UNITED STATES: At a lavish cocktail party in December 2020, former President and business magnate, Donald Trump confided in his friends over his fear that Iran would assassinate him as punitive revenge for the death of Qassem Suleimani, an Iranian general killed in a US drone strike nearly a year before.
This startling revelation is reported in a new book by Peter Barker and Susan Glasser, a husband-wife team who writes for the New York Times and the New Yorker.
The book entitled, “The Divider: Trump in the White House 2017-2021”, will be published in the US next week. The Guardian has been able to lay its hands on one copy.
Baker and Glasser navigate the convoluted and labyrinthine networks of the US and its international ties, Trump’s Iran policy, from reluctant talks over the nuclear deal signed under Barack Obama to the eventual US withdrawal in May 2018.
The book also charts the trajectory of the June 2019 events when Trump agreed to launch air strikes but called them off at the last minute.
Trump said then, “I thought about it for a second and I said, ‘You know what, they shot down an unmanned drone … and here we are sitting with 150 dead people that would have taken place probably within a half an hour after I said go ahead.’ And I didn’t like it … I didn’t think it was proportionate.”
It later emerged that primetime Fox News host and avid Trump supporter, Tucker Carlson, was among those who advised Trump against ordering the Iran strikes.
However, six months later Trump did authorize the strikes against Suleimani.
The commander of the elite Quds (Jerusalem) force of the Iranian Revolutionary Guards Corps, which the US designated a terrorist group in April 2019, was killed on 3 January 2020 as he left Baghdad airport.
Officials confirmed Iran-backed Iraqi militias were also killed in the strike, which used an MQ-9 Reaper drone.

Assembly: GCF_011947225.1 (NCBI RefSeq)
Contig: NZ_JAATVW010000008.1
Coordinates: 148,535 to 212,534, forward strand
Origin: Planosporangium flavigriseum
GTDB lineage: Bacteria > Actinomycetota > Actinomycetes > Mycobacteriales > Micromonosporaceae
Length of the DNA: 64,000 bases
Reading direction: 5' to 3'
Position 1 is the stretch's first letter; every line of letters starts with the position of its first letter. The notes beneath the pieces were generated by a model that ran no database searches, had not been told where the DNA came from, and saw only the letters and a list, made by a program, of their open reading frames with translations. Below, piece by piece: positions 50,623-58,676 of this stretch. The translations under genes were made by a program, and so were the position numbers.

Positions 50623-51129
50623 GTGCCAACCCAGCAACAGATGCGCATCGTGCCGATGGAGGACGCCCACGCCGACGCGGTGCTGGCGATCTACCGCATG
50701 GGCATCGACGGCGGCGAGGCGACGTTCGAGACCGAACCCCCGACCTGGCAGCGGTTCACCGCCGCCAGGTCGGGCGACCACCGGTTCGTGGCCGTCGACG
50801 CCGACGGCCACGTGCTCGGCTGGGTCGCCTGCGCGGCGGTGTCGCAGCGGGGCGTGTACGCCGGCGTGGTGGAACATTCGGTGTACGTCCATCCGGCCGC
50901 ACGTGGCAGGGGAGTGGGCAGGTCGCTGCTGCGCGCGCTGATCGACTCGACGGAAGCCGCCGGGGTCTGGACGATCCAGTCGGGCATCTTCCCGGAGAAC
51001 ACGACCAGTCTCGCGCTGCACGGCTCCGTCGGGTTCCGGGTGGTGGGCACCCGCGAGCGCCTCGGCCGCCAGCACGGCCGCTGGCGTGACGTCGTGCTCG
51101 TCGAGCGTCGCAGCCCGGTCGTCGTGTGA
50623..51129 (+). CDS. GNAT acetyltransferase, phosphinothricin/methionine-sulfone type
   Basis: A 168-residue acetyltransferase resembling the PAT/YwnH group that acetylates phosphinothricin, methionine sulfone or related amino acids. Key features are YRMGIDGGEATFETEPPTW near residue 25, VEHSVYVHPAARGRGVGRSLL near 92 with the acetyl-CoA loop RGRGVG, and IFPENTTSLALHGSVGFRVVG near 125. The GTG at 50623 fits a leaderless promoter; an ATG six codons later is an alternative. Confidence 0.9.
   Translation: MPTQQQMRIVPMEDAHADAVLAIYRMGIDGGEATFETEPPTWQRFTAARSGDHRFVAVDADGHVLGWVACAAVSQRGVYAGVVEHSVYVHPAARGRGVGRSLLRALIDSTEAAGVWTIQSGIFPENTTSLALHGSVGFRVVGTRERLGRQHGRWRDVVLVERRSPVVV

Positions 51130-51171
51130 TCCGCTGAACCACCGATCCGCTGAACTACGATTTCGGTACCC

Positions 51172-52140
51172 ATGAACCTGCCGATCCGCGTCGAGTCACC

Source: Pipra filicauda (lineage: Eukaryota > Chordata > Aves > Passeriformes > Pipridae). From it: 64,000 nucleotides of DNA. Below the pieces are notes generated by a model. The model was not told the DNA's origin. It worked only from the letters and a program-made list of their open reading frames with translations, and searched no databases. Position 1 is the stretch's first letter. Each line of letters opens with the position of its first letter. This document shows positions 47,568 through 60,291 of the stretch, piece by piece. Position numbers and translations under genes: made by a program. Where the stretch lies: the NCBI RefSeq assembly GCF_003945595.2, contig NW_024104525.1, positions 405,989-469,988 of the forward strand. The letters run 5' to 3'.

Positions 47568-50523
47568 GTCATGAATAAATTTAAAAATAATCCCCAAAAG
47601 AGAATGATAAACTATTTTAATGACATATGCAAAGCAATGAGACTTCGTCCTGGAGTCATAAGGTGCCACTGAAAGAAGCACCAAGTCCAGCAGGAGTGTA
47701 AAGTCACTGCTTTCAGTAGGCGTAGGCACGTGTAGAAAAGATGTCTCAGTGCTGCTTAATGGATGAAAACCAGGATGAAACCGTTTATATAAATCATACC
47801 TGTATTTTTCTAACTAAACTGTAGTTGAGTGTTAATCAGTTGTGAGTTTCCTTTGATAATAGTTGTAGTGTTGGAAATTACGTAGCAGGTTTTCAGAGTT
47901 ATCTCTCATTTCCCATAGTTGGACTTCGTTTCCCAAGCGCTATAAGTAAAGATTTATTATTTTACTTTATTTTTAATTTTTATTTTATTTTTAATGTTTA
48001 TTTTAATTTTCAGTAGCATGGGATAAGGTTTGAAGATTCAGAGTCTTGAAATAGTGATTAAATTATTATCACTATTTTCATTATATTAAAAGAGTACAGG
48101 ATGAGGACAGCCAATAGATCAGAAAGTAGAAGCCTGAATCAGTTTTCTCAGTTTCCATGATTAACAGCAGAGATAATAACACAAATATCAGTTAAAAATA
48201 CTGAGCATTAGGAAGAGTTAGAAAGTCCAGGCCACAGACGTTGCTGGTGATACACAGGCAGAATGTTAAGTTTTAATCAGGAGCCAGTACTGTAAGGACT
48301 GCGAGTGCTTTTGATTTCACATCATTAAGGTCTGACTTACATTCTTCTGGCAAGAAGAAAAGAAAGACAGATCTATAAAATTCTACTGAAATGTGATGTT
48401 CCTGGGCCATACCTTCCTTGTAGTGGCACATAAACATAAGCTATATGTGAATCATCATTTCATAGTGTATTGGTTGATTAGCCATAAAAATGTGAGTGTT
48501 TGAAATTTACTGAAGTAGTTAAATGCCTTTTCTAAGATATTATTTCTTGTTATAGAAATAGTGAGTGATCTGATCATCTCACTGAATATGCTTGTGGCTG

The Pentagon said Suleimani had been “actively developing plans to attack American diplomats and service members in Iraq and throughout the region”.
Trump bragged about the strike, addressing a rally in Toledo, Ohio: “We stopped him and we stopped him quickly and we stopped him cold.
“He was a bad guy. He was a bloodthirsty terrorist, and he’s no longer a terrorist. He’s dead.”
Despite his braggadocious behaviour at the rally in front of potential red voters, his mien and attitude in private, a year after the incident, was much less bullish, according to Glasser and Baker.
On 16 December 2020, Ayatollah Ali Khamenei, the supreme leader of Iran, tweeted, “Those who ordered the murder of General Suleimani, as well as those who carried this out, should be punished. This revenge will certainly happen at the right time.”
This cold threat perhaps scared Trump who was already admitting his fear of assassination at private parties by influential people.
Baker and Glasser report in the book that Trump and his close aides considered new strikes but backed off because the end of Trump’s term in office was too near.
The authors also write, “At a cocktail party, Trump told several of his Florida friends he was afraid Iran would try to assassinate him, so he had to go back to Washington where he would be safer.”
Eventually, Trump returned to Washington, where Baker and Glasser write, he swiftly “turned up the heat on Mike Pence”, his vice-president whom he was pressuring to block electoral college results confirming Trump’s election defeat by Joe Biden.